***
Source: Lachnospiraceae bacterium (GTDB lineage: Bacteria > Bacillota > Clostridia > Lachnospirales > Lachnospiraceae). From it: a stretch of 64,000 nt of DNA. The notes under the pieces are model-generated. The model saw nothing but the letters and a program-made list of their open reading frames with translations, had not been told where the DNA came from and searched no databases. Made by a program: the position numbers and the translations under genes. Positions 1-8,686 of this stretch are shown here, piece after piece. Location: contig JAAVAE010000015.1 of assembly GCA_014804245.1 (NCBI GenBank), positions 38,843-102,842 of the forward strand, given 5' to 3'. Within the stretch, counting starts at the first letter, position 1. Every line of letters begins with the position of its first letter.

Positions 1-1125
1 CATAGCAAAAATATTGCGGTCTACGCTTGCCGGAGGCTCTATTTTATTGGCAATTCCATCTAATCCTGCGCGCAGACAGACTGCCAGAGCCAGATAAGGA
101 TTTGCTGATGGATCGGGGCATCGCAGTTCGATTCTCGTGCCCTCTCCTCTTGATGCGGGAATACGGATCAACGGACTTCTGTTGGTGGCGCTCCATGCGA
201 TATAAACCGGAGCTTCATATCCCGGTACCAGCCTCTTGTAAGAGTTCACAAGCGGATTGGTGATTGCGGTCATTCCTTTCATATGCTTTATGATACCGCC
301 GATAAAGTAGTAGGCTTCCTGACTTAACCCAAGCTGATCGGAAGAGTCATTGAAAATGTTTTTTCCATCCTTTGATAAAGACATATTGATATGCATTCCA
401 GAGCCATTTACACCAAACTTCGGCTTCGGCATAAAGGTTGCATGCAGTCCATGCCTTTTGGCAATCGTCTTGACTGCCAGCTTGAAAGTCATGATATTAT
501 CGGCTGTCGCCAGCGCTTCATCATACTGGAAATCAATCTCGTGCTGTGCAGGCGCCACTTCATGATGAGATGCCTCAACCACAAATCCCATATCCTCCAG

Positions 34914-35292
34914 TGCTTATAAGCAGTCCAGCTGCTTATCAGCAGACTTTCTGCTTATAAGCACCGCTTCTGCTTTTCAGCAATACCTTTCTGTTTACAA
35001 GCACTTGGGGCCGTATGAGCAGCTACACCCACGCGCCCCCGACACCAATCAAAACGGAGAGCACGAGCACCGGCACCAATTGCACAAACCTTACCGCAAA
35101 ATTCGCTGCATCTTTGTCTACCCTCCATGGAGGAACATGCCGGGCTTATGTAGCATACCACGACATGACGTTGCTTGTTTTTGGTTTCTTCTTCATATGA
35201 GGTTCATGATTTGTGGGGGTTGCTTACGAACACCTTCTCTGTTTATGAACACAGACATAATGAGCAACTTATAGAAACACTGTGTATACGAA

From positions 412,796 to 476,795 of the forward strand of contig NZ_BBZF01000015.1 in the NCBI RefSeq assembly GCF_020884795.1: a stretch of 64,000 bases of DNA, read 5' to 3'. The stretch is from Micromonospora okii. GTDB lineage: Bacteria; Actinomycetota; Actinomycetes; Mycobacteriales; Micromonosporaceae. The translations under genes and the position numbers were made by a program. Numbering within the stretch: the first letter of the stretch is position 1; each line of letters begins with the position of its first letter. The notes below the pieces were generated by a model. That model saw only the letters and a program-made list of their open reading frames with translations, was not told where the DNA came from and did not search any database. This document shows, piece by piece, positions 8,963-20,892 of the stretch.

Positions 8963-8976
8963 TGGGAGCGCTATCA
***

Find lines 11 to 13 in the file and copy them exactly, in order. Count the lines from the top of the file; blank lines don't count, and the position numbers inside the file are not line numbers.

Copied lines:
35001 GCACTTGGGGCCGTATGAGCAGCTACACCCACGCGCCCCCGACACCAATCAAAACGGAGAGCACGAGCACCGGCACCAATTGCACAAACCTTACCGCAAA
35101 ATTCGCTGCATCTTTGTCTACCCTCCATGGAGGAACATGCCGGGCTTATGTAGCATACCACGACATGACGTTGCTTGTTTTTGGTTTCTTCTTCATATGA
35201 GGTTCATGATTTGTGGGGGTTGCTTACGAACACCTTCTCTGTTTATGAACACAGACATAATGAGCAACTTATAGAAACACTGTGTATACGAA